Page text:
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Pablo Seguel: The Architecture of Language

A friend and former student of mine, Pablo Seguel, recorded an episode of Exegetically Speaking with me a while back in order to talk about his experiences as a architect in Chili helped him understand biblical languages. He reminds us that there is architecture to language just as there is architecture in erecting a strong building.

To listen to this 7 minute podcast please cut and paste the following URL to your browser:

http://exegeticallyspeaking.libsyn.com/the-architecture-of-language

or click here.

“Exegetically Speaking” is a weekly podcast of the friends and faculty of Wheaton College, IL and The Lanier Theological Library. Hosted by Dr. David Capes, it features language experts who discuss the importance of learning the biblical languages—Hebrew, Aramaic, and Greek—and show how reading the Bible in the original languages “pays off.” Each podcast lasts between seven and eleven minutes and covers a different topic for those who want to read the Bible for all it is worth.

If you’re interested in going deeper, learn more about Wheaton’s undergraduate degree in Classical Languages (Greek, Hebrew, and Latin) and our MA in Biblical Exegesis

You can hear Exegetically Speaking on SpotifyStitcherApple Podcasts, and YouTube. If you have questions or comments, please contact us at exegetically.speaking@wheaton.edu. And keep listening. 

John Walton: “Context Is Everything”

Recently, Dr. John Walton, Professor of Old Testament at Wheaton College Graduate School, joined me on Exegetically Speaking to lay out the importance of knowing the context of a passage to understand it. After discussing four kinds of context for exegesis, he focuses on the linguistic context. As a test case, he takes us to 1 Samuel 13:14: “the LORD sought out a man after his own heart [David].” What does that mean? Where does it come from? It might not mean what we always thought.

Dr. John Walton

To hear the 7 minute podcast cut and paste the following URL to your browser:

http://exegeticallyspeaking.libsyn.com/context-is-everything-linguistic-context-1-samuel-1314

Or click here.

Deliver Us from Evil?

The final petition of the Lord’s Prayer, the one many memorized, ended “deliver us from evil” (Matthew 6). It is as if evil is this abstract thing from which we need protection. But modern translations have opted for a different reading. In this episode of Exegetically Speaking, I talk with Dr. Robert Plummer, the Collin and Evelyn Aikman Professor of Biblical Studies at The Southern Baptist Theological Seminary and the host of the Daily Dose of Greek screencast (dailydoseofgreek.com), who considers whether the Lord teaches us to pray for deliverance from evil in general, as many translations have it, or from “the evil one,” the devil. Grammar and context, he argues, favor taking it as a reference to the devil.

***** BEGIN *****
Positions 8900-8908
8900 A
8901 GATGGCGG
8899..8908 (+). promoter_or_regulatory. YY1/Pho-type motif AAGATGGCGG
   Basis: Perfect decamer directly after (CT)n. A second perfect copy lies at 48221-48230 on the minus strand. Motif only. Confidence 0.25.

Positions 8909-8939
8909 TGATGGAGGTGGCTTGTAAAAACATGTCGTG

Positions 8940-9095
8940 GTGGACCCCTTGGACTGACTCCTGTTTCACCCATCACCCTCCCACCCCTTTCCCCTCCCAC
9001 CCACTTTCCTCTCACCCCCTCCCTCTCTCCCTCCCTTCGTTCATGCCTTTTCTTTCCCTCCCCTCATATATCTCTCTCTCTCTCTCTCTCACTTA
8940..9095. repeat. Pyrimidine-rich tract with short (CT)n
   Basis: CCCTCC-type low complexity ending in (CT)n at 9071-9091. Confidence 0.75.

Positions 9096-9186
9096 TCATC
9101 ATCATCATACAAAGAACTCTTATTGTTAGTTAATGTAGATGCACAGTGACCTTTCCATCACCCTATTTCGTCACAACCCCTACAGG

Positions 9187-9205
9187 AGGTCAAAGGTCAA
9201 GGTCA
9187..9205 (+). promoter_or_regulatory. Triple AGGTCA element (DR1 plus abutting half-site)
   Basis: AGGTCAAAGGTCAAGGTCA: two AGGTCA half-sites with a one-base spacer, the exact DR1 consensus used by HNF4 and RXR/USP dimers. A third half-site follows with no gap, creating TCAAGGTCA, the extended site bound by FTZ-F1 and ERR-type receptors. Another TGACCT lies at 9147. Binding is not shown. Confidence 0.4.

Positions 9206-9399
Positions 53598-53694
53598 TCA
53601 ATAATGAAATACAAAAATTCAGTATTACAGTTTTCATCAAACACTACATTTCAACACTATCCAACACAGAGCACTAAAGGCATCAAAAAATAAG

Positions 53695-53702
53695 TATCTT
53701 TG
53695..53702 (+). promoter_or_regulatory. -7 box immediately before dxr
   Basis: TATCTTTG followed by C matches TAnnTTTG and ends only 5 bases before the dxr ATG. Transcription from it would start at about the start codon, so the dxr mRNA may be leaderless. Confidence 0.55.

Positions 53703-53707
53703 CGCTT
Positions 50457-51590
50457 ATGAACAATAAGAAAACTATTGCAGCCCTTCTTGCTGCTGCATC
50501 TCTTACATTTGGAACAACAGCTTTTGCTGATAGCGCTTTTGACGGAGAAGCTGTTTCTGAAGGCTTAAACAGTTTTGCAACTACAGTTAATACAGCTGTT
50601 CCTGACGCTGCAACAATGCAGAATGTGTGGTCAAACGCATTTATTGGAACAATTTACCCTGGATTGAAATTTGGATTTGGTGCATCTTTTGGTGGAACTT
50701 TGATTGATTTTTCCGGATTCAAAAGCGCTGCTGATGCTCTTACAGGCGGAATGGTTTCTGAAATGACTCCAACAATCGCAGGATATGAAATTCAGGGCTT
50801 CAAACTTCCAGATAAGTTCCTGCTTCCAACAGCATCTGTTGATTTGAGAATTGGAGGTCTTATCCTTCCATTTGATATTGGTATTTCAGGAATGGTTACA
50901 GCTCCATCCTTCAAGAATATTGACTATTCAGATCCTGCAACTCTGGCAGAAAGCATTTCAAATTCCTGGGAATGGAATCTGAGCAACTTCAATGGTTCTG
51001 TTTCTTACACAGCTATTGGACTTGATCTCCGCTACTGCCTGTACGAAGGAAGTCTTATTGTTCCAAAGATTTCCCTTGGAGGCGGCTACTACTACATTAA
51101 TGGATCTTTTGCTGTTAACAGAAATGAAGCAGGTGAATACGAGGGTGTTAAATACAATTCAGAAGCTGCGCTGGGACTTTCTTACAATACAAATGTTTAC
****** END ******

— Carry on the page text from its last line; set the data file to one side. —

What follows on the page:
To listen simply cut and paste the following URL into your browser:

http://exegeticallyspeaking.libsyn.com/deliver-us-from-the-evil-one-matt-613

or click here.

Better yet subscribe to the podcast on YouTube, Spotify, Stitcher or your favorite podcast plato

The Literary Style of Hosea

Recently I sat down with a friend, Danny Carroll, to discuss the ways in which Hosea attempted to persuade the people of Israel and Judah that they needed to change their ways. Here’s a more formal description:

Dr. Danny Carroll Rodas, Scripture Press Ministries Professor of Biblical Studies and Pedagogy at Wheaton College, moves us beyond Hosea 1-3 to consider the various metaphors used by the prophet to communicate the nature of God and the serious afflictions of God’s people.

Dr. Danny Carroll

You can cut and paste this URL:

http://exegeticallyspeaking.libsyn.com/literary-style-of-hosea

or click here.

Avoiding Transliteration in Doing Translation

Dr. David Capes, former Dean of Biblical and Theological Studies at Wheaton College, reflects upon moments when William Tyndale invented new words in English to capture the meaning of a Hebrew word. Transliteration only replicates the sounds of the original language, while a translation aims to capture its meaning.

Dr. Capes Lectures at St. Mary’s Seminary, Houston, TX

“Exegetically Speaking” is a weekly podcast of the friends and faculty of Wheaton College, IL and The Lanier Theological Library. Hosted by Dr. David Capes, it features language experts who discuss the importance of learning the biblical languages—Hebrew, Aramaic, and Greek—and show how reading the Bible in the original languages “pays off.” Each podcast lasts between seven and eleven minutes and covers a different topic for those who want to read the Bible for all it is worth.

You can hear Exegetically Speaking on Spotify, Stitcher, iTunes, and YouTube. If you have questions or comments, please contact us at exegetically.speaking@wheaton.edu. And keep listening.